Tiny Perceptions Project

“I stitch you on that leaf which lost its juice, but left a language one can still listen to.” 

Under guidance of architect and practice based researcher Renske Maria van Dam students of the Jewellery and Architecture department joined forces. As result of a two week, hands on, workshop they presented ‘It’s going to rain soon’: a spatial-temporal exhibition in which the sun and the wind perform. 

A slightly rough texture, a minor vibration, a change in intensity of temperature or color. Within our daily experience as well as within the design process tiny perceptions guide our way. They are the ‘difference that makes a difference’. With a focus on these ‘Tiny Perceptions’ Renske Maria and the students sense and activate the environment on the rooftop of the Rietveld Academy: 

Guided by a listening to, moving with and breathing with the environment we slow down, open-up and train our sensitivity. Following Japanese artistic and designerly methods to synthesize with the environment we ‘listen with our whole body’ and activate the rooftop with our interventions. When making tacit knowledge explicit new meaning and actual habitual changes emerge from which surprisingly different experiences inevitably form. 

We learn how to ‘see’ and work with what was not visible before. We learn to defend our design choices by using our bodies rather than words. New levels of care arise when after a refreshing shower our wood becomes ‘lazy’ or the wind blows away our materials. The knowing, rather than knowledge, we develop here applies to a specific material, on a specific location at the rooftop, in a specific season, seen form a specific perspective etc. In other words research becomes situated, singular and sensible, rather than generic, isolated and falsifiable. 

In a world in which social-environmental degradation is our main concern, tiny perceptions bring us to the ground. They offer a local tool to work with and offer the opportunity to slightly alternate our habit(at)s. 

By Renske Maria van Dam




What role can touch and being touched play in multidisciplinary research fields if written and spoken language is an inherent limitation to communicate about and with such activities? How can we use physical, haptic and speculative objects to connect artistic and scientific research?Starting from these questions, the students from the DesignLAB & Jewellery — linking bodies departments of the Gerrit Rietveld Academie ( GRA ) worked in connection with eleven different scientific projects of PhD–researchers from Wageningen University ( WUR ). Together, they collaborated and developed over a period of two months portable conversation pieces that trigger curiosity, invite touch, and aim to communicate through the senses, in an effort to open up a dialogue, facilitate feedback and create new perspectives on scientific research.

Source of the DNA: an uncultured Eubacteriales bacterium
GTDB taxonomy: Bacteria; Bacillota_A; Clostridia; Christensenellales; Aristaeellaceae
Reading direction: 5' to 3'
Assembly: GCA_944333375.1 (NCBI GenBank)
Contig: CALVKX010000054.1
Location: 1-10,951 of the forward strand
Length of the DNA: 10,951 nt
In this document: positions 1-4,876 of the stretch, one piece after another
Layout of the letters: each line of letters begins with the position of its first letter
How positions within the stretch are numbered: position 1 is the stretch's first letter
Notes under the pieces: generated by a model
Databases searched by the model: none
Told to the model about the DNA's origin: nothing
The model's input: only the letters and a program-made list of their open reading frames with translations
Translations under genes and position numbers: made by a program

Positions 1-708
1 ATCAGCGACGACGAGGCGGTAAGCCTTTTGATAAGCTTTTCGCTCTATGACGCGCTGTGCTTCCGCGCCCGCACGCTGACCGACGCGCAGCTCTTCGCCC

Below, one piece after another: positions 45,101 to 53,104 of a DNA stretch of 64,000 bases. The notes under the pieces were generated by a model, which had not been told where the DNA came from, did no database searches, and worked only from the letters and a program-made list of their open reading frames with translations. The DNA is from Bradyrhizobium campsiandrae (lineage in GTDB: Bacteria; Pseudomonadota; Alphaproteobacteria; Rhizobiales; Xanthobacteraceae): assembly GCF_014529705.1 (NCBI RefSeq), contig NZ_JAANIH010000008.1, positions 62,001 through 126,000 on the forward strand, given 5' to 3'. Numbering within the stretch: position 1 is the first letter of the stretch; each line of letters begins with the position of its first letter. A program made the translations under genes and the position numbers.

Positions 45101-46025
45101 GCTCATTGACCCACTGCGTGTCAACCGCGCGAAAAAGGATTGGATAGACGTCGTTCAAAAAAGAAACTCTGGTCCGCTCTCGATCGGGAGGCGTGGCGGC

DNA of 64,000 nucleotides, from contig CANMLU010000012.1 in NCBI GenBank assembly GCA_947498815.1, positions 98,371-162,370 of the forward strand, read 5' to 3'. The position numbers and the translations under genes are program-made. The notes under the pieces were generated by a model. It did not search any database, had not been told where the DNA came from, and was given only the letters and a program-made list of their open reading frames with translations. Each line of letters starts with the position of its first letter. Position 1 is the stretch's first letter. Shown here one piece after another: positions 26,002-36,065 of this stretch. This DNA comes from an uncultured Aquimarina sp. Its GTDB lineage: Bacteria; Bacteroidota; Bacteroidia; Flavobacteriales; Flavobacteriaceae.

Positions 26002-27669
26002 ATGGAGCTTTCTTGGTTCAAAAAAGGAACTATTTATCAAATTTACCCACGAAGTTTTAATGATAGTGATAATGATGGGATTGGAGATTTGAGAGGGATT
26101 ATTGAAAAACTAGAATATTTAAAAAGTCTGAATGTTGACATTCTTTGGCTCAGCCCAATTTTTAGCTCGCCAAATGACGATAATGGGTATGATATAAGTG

Artists and scientists have a lot in common: they experiment on, reflect on, explore and wonder about the world around us. Fascination and curiosity are the basis of artists’ as well as of scientists’ practices. At the same time there are differences, in styles of working, in the ways in which the outcomes of these forms of research are interpreted and evaluated. The intention of this Cross – Pollination project has been to trigger an exchange of insights between artists and scientists and to learn from each other’s perspectives and daily practices. We have been curious to investigate if a portable conversation piece could link artistic and scientific research, if it could foster imagination, facilitating a compelling dialogue and if it could allow reflecting on the way we look at the world through our senses. At the end of this exchange process, a work of art, a piece of research or an intervention were presented by art/design students as well as PhDs, informed by and responding to the focus and interests of both.

Field Trip Wageningen University, World Soil Museum:
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The Studium Generale program “Hold Me Now – Feel and Touch in an Unreal World” contributed to strongly inspire the project’s outcome, providing also the teams with the opportunity of presenting the resulting works in the framework of Rietveld Uncut 2018 at Stedelijk Museum Amsterdam.

Uncut2018Photo above and below by Marta Capilla UrbanoUncut2018_2
The show was then followed by a one – day – presentation at Wageningen University, where next to a tangible presentation of the artifacts, the students presented their individual projects, triggering a dialogue within and beyond each group and collectively reflecting on their experience, process and larger exchange.

Wageningen_University2018_1Wageningen_University2018_4Not only has this been a valuable experience for our students, but also for the involved PhDs, who evaluated it in a highly positive way.

visual soil quality assessment for improved
ecosystem management
B_JEWELLERY_93A0160Laura Schürch ( GRA )
Kenshiro Suzuki ( GRA )
Maricke Van Leeuwen ( WUR )

Car(ry)ing starts with pieces of different qualities of soil,
refined into gem-like stones, repetitively stringed together,
so that they become one object, which can be worn and
carried around the shoulders. Its weight refers to the